they carried on the same business, under the same name and at
the same place, from that time forward. Of this, the plaintiff,
Mr. Jardine, knew nothing until the 25th of February 1878. In
the meantime, in January 1878, goods were ordered from him on
behalf of the firm carrying on business under the name of W. H.
Rogers & Co. According to the ordinary course of business —
which, I presume, was the same as had prevailed before the disso-
366 SCARF v. JARDINE.
lution of partnership in the previous month of July — goods were
ordered of the plaintiff, and were delivered by him in February
1878, at the place of business of the firm. At the time when they
were ordered, and at the time when they were delivered, he was
ignorant of the dissolution of partnership, which had, in fact, taken
place, and of the fact that the business was then being carried on,
not by Mr. Scarf and Mr. Rogers, but by Mr. Rogers and Mr.
Beech. He became aware of those facts upon the 25th of Feb-
ruary 1878, on receiving a circular, dated on the 21st of the same
month of February, by which notice was given to him, and by
which the date of the dissolution of partnership was mentioned as
having taken place-on the 27th of July 1877 ; and it was at the
same time stated that all debts owing to or by the old firm would
be received and paid by Mr. Rogers alone, who would continue to
carry on the business as theretofore, in partnership with Mr.
Beech, under the same style and firm.
The plaintiff afterwards supplied other goods to the new firm.
He made no break in the accounts in his books. He rendered an
account consisting of the old and new debts — by " the old," I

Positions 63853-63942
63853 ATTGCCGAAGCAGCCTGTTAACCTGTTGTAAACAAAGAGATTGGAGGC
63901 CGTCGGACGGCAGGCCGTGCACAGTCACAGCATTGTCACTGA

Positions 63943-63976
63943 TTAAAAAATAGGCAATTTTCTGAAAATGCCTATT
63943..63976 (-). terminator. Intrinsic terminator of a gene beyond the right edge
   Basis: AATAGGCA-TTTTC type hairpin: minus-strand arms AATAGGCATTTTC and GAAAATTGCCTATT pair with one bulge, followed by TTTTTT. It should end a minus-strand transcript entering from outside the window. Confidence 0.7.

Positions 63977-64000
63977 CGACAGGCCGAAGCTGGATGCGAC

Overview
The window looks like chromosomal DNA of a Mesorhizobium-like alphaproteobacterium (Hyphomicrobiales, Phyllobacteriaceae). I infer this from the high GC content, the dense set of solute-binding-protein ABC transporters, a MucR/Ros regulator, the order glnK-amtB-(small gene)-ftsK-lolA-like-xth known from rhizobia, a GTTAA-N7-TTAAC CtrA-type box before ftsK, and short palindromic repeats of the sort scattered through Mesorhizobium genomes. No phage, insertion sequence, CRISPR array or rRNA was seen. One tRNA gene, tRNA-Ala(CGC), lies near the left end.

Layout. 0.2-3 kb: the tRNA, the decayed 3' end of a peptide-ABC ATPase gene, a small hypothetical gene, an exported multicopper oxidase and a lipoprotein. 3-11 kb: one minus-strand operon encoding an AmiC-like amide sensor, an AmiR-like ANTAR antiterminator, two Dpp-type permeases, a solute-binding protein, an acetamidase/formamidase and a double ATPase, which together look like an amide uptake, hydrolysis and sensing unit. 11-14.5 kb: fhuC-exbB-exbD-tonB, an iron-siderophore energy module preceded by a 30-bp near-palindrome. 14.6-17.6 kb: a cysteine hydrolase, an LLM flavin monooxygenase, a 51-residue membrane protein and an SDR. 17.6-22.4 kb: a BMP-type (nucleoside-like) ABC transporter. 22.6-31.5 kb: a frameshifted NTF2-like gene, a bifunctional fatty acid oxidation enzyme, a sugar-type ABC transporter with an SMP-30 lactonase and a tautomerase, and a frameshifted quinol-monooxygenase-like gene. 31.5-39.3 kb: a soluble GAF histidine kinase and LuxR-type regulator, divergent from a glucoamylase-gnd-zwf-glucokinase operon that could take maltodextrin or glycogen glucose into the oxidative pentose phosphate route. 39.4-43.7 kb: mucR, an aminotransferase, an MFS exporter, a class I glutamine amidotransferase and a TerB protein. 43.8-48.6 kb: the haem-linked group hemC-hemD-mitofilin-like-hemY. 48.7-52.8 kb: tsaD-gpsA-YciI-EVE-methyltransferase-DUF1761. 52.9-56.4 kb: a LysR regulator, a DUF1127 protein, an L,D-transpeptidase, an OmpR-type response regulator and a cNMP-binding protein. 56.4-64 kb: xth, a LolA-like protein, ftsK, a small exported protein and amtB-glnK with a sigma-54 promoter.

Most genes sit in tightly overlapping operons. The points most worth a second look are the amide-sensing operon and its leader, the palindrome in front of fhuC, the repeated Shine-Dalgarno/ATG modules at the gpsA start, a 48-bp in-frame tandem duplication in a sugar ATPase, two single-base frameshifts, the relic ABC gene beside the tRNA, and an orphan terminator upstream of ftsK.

mean the debt which had been incurred before he became aware
of the dissolution of partnership; by "the new," I mean that
which had been incurred afterwards — he rendered that account to
the new firm. He had some correspondence with them, looking
to them as the persons from whom he might expect payment of the
whole of the demand ; and they, on the other hand, replied in the
correspondence as being prepared to liquidate the debt ; they made
some payment on account, and they gave a check for the balance
on the 22d of July 1878, which was post-dated a week. That
check, when presented, was dishonored ; and on the 7th of August
1878, the plaintiff commenced an action against Rogers and Beech
for the balance, which included the present demand ; that is to
say, included the demand for the goods which had been ordered in
January and supplied in February, before notice of the dissolution
of the partnership. That action was stopped, not by any discon-
tinuance on the plaintiff 's part, but by the failure of the new firm,
which went into liquidation on the 16th of August 1878. Under
this liquidation, the plaintiff proved as a creditor of the new firm,
by an affidavit in which he swore that Rogers and Beech were
justly and truly indebted to him in the sum of 125Z. 19s. Id., for
SCARP v. JAEDINE. 367
goods sold and delivered by him to Rogers and Beech, that sum
including the goods in question.
Your lordships, I think, must take it upon the facts as they
appear, that no objection was made to that proof; that it was
never retracted ; that it was admitted ; and although it does not
appear upon proceedings that a dividend has been paid under it,
yet, at all events, for anything that your lordships know to the
contrary, that may be the case, or may be the case hereafter.
Now, after the liquidation and after the proof, the present action
was brought by the plaintiff against Mr. Scarf, who, in point of
fact, had ceased to be a partner in July 1877 ; who, in point of
fact, had given no authority to order the goods in question upon
his credit, and who, as between himself and the persons who did
order the goods, was at the time when they were supplied a
stranger to the business. On the other hand, the persons who
actually ordered these goods, and to whom they were sup-
plied, were Rogers and Beech. They were the persons alone
interested in the business, and they were undoubtedly, upon,* ordi-
nary principles, liable for what they so ordered. The defendant
also might be held liable — about that there can be no doubt ;
because the principle of law which is stated in Lindley on Partner-
ship, vol. 1, p. 429, 3d ed., is incontrovertible, namely, that